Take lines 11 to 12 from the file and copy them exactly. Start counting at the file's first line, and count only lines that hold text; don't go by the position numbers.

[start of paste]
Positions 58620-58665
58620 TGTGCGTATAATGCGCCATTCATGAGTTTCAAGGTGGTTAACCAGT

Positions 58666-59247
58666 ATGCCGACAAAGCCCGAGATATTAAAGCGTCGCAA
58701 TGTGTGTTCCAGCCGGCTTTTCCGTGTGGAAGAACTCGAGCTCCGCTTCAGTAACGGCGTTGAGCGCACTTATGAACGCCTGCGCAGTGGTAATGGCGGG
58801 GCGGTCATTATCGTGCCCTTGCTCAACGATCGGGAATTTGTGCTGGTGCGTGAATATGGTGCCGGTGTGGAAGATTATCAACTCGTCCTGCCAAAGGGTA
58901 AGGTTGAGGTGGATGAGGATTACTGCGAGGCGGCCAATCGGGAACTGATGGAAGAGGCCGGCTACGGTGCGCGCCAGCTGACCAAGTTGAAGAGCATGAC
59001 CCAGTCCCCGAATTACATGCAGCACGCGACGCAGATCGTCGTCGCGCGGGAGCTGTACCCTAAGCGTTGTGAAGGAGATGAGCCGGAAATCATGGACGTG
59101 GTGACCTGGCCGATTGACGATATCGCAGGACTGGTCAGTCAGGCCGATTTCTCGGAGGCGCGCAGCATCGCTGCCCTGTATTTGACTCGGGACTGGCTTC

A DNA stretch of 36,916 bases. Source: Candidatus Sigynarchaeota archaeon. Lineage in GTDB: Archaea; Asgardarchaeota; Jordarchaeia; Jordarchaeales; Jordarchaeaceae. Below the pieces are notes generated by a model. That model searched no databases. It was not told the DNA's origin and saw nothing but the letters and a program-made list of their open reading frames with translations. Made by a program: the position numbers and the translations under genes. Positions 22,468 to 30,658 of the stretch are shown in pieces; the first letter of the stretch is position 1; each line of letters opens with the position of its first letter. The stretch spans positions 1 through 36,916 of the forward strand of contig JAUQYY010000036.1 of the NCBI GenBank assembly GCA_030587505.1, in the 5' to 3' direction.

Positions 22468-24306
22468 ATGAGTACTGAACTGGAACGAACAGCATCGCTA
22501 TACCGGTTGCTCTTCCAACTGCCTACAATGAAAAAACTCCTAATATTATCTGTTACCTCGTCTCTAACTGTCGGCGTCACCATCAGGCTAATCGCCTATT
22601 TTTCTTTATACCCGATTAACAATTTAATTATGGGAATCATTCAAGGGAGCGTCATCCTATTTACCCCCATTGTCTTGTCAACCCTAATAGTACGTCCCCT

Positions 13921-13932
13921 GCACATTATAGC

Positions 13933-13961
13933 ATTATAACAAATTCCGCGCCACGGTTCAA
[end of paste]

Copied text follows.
Positions 22468-24306
22468 ATGAGTACTGAACTGGAACGAACAGCATCGCTA